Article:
SENATOR BARBARA MIKULSKI (D), MARYLAND: Yesterday morning, when I received the call from the director of the FBI, Mr. Mueller, and shortly thereafter from Doug Duncan, informing me that they believed that they had apprehended the sniper, I felt like I'd gotten a call that a war was over, that a great lift lifted from my heart, and I know lifted throughout our entire capital region that maybe we could breathe easier, maybe we could live easier.

And today, as we go about our activities in the neighborhood, you see people happy. You see them shopping. Our kids are going to school with a different look in their eye and a different step. We also see people out there shopping and doing the activities of daily living.

We in the United States of America love our freedom.

And when we think of our freedom we think of our Constitution, we think of our laws, we think of the very framework that protects us. We didn't think of our freedom as the ability to buy gas, the ability to go out with our kids and watch them play soccer. We didn't think of our freedom as being able to have a Hallowe'en where the boys and girls in our neighborhood could play trick or treat. But now, we in the capital region, thanks to this incredible law enforcement effort, feel that we've got our freedom back.

I'm here today on behalf of the constituents that I represent, along with my colleagues in government, to express a heartfelt, deep gratitude to our law enforcement who brought -- after 22 hard days, were able to apprehend the person who appears to be the sniper.

I want to thank Chief Moose and all the local law enforcement for the job that they did to be able to do this; to our state troopers in both Maryland and Virginia, as well as our wonderful federal resources.

We want to thank the FBI and the Bureau of Alcohol and Firearms and all of the federal agencies that really came together to work on this. What we saw in law enforcement, whether it was the locals, whether it was the state troopers, whether it was the federal agencies, everybody was best at what they were best at and best at what they were most needed for. And they did a fantastic job.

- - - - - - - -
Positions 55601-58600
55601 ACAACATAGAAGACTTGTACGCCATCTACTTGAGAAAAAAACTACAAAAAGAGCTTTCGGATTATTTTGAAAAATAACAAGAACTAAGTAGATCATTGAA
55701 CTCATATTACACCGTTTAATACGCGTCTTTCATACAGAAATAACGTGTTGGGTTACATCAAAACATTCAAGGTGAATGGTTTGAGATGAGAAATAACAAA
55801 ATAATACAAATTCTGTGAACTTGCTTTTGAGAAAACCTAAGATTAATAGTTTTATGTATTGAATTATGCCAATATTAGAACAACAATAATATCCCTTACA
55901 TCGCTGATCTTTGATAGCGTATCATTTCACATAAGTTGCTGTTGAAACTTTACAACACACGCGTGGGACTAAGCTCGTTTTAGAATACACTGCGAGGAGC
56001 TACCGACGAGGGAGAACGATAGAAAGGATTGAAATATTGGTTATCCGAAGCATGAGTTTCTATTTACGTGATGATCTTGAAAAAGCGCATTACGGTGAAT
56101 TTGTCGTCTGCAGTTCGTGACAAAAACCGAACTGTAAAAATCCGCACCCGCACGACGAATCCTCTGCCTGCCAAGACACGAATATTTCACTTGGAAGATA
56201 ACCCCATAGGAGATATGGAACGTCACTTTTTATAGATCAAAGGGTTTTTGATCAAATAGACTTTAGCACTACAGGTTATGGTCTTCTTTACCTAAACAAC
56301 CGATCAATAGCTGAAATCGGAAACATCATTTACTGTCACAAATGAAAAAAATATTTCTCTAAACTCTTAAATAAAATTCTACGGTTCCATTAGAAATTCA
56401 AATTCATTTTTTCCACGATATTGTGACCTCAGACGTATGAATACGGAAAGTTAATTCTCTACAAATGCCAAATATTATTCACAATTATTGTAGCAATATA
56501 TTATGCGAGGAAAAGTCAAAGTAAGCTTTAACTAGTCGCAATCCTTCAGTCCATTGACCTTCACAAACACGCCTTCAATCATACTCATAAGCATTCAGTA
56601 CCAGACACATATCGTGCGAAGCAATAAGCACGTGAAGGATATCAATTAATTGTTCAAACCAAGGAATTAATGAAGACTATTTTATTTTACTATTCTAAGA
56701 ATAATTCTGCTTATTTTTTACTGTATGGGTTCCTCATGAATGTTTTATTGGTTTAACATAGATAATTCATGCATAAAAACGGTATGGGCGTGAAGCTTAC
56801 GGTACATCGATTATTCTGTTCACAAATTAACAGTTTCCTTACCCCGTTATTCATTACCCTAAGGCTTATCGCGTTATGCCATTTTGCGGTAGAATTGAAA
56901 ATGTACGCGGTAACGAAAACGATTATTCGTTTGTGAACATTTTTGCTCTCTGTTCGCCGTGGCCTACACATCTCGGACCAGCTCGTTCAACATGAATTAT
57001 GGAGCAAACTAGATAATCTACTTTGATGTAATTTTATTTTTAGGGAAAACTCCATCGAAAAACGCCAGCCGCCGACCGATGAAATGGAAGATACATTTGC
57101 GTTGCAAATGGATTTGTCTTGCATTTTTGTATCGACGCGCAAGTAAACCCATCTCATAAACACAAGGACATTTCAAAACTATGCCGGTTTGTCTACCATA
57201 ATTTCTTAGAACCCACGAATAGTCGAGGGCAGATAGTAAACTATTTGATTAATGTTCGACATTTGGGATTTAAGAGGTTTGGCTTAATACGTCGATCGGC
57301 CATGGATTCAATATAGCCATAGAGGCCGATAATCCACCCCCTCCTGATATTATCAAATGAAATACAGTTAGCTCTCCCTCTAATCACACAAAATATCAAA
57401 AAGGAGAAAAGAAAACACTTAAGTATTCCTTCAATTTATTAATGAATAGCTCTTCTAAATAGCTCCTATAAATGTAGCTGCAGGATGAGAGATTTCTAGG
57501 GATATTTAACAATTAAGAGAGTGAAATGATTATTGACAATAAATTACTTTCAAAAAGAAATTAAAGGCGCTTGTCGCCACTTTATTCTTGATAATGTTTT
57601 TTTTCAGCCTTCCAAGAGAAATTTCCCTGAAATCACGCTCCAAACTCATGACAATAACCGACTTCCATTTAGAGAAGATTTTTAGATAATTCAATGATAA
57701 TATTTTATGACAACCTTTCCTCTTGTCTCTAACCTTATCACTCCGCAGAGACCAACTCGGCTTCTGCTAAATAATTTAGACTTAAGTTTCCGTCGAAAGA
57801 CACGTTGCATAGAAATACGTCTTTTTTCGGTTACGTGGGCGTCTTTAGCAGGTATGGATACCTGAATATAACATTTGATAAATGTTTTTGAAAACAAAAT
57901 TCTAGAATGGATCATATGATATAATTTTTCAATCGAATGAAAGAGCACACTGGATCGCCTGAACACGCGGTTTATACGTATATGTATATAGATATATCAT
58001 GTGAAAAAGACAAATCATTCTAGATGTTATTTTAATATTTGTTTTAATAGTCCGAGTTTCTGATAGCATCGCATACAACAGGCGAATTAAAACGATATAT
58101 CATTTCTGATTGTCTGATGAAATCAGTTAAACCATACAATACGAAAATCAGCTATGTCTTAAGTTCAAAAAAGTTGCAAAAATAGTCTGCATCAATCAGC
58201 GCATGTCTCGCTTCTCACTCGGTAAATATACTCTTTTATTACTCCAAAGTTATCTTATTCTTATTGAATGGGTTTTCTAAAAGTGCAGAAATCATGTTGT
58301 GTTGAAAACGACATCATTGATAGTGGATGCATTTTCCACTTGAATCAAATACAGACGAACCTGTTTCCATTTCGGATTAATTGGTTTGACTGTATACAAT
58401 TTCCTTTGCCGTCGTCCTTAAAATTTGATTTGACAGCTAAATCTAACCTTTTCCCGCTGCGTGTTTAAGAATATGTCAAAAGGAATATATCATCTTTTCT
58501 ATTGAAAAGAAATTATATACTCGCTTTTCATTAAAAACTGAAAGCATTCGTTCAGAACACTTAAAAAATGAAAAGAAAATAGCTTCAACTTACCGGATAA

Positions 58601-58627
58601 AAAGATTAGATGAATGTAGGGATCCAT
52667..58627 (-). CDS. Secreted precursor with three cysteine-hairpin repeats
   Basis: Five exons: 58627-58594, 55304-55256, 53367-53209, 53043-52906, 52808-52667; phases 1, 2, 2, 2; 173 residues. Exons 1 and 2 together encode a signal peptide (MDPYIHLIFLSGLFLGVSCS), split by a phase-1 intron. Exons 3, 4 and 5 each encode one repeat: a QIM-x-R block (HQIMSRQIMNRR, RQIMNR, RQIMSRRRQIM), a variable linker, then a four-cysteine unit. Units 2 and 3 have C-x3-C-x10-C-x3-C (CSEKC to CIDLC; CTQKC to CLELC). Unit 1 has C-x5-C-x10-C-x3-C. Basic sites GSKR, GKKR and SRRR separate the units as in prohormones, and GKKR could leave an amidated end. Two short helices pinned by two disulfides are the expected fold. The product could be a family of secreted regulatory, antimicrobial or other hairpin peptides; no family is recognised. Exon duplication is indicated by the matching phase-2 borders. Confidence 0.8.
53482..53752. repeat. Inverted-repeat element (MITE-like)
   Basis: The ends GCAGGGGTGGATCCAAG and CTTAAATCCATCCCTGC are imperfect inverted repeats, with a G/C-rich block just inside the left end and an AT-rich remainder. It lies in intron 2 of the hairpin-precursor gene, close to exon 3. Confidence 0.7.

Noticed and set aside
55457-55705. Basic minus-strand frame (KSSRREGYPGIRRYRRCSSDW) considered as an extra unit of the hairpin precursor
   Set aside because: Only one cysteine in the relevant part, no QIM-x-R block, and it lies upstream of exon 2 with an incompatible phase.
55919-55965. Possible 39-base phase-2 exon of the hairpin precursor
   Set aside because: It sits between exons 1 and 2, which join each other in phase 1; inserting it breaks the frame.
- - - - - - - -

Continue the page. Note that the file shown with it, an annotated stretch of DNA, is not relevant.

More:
But I'd also like to thank the ordinary people who backed them up: the secretaries, the lab technicians in the ballistic labs. Everybody who worked a 36-hour day in order to be able to find this sniper.

And also, I tell you, I'd like to also thank the spouses. As these law enforcement personnel worked around the clock, they had the love and the support of their families. So to the spouses who love them, to the spouses who know that every day people were out there willing to put themselves in the line of fire, we say thank you for that. And thanks to the schools and the school teachers and the school personnel that really looked out for our kids. You know, it takes a village to raise a child, but it takes a community to protect a child. And we all worked together.

And to the citizens who responded, to cooperate with local police, who called in those tips, thank you to them.

And I want to just say to the families and to the victims, God bless you; and to those survivors who are still fighting for their lives to know that we continue to be on your side and we send our thoughts and our prayers with you.

Yes, we will look to see how we can reimburse for the financial cost, but right now we need to get the cost back that it took on our lives.

So thanks to all of you. And God bless America. And God bless the fact that we could do this.

Thank you.

DUNCAN: Senator, thank you very much.

Next is Tony Williams, mayor of the District of Columbia.